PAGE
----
Members of the public can vote to help a group of local students possibly win up to $1,000 in an international competition.
The students — Glendi Deleon and Jailyn Garcia, rising sixth-graders at Dalton Middle School, and Andrea Hernandez, a rising fifth-grader at City Park School — could also win up to $100,000 and a trip to Los Angeles if their entry into The Paradigm Challenge is selected for first place in their age division.
The students were members of City Park School's STEP (science, technology, engineering and production) Club, an after-school engineering club for girls, during the most recent school year. They created the No Bakey Shakey Blankie, a flame-retardant blanket that is designed to awaken people through vibrations, loud sounds and flashing lights in the event of a fire, for a school competition. The blanket is one of 100 finalists in The Paradigm Challenge, an ongoing competition where "students aged 4 to 18 all around the world used kindness, creativity and collaboration to help address home fires, waste reduction, personal health and food security," according to information provided by The Paradigm Challenge.
As one of 100 finalists, the local students' entry can be voted on by the public, with the 10 finalists receiving the most votes receiving cash prizes ranging from $100 to $1,000. Voting is limited to one vote per entry per person. Voting began June 1 and continues through July 15 at http://bit.ly/ShakeyBlankie.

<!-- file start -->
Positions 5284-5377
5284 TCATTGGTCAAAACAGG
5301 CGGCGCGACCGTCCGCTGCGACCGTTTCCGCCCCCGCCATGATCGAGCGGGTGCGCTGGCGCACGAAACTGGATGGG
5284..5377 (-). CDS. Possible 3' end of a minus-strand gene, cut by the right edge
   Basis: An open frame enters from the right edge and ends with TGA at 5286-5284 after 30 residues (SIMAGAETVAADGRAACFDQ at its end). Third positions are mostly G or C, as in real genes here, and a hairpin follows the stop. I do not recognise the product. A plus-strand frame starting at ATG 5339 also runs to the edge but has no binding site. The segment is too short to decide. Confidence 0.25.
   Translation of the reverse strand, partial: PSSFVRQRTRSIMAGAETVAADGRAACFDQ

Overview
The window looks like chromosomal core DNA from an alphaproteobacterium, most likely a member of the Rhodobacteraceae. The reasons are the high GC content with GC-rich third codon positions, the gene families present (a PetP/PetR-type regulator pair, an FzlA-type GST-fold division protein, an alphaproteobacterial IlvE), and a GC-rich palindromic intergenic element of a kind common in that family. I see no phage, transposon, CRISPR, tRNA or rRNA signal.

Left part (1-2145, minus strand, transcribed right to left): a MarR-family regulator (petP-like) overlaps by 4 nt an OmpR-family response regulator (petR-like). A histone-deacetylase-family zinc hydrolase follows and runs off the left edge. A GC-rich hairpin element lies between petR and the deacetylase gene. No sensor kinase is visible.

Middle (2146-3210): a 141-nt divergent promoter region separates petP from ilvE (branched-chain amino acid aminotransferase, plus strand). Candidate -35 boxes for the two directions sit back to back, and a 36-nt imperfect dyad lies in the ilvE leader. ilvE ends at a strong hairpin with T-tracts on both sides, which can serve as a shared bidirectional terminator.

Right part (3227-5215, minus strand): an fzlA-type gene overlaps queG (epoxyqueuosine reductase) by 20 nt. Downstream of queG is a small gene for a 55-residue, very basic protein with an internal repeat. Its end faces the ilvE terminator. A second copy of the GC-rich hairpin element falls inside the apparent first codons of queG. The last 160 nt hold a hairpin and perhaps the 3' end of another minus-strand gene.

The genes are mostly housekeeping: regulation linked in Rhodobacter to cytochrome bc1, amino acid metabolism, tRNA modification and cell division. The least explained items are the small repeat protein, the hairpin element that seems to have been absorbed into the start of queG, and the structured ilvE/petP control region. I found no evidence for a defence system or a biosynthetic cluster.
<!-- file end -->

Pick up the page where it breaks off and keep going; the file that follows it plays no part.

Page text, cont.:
The competition will also choose first-place winners in each age division whose creators (up to four team members and a parent or guardian for each team member) will receive a four-day/three-night trip to Los Angeles to attend The Paradigm Challenge Prize Ceremony and the possibility of winning up to $100,000. The results of the public voting do not figure into the first-place or grand prize winners. The age divisions are 4-8, 9-13 and 14-18.
"A blue-ribbon panel of judges will evaluate finalist entries based on effectiveness, feasibility, originality, presentation and collaboration to determine the first, second, third and grand prize winners," the competition's website states.
Lisa Cushman is the City Park STEM (science, technology, engineering and mathematics) teacher who also oversees the STEP Club.
"They (the students) will be notified if they are a top three finalist and then at that point get the prize package to come to California at the end of July," Cushman said.
The winners will also receive a trip to Disneyland, a spending allowance, money for clothes, limousine transportation and a walk on the red carpet at the ceremony.
Cushman said she hasn't spoken to the students since receiving the news about their entry being a finalist.
"I gathered them during the last week of school to (tell them) there was a possibility they were finalists," she said. "They were very excited and could not believe their idea was recognized. The other STEP Club girls were also happy for the team."
Cushman said she's proud of the work all seven teams did this year.
"They (the projects) were creative and helpful to others," she said. "It is exciting one of our groups was chosen from ideas submitted from around the world to be in the top 100 finalists."
Cushman said if the students are chosen to go to California it will be an opportunity they may not have otherwise.
"I don’t know if any of them have traveled to California before," she said. "I hope it will inspire them to continue to use their creative ideas to solve problems they see in the community and around the world."
After winning the school competition with the blanket, the students advanced to the K-12 InVenture Prize Competition at Georgia Tech in March.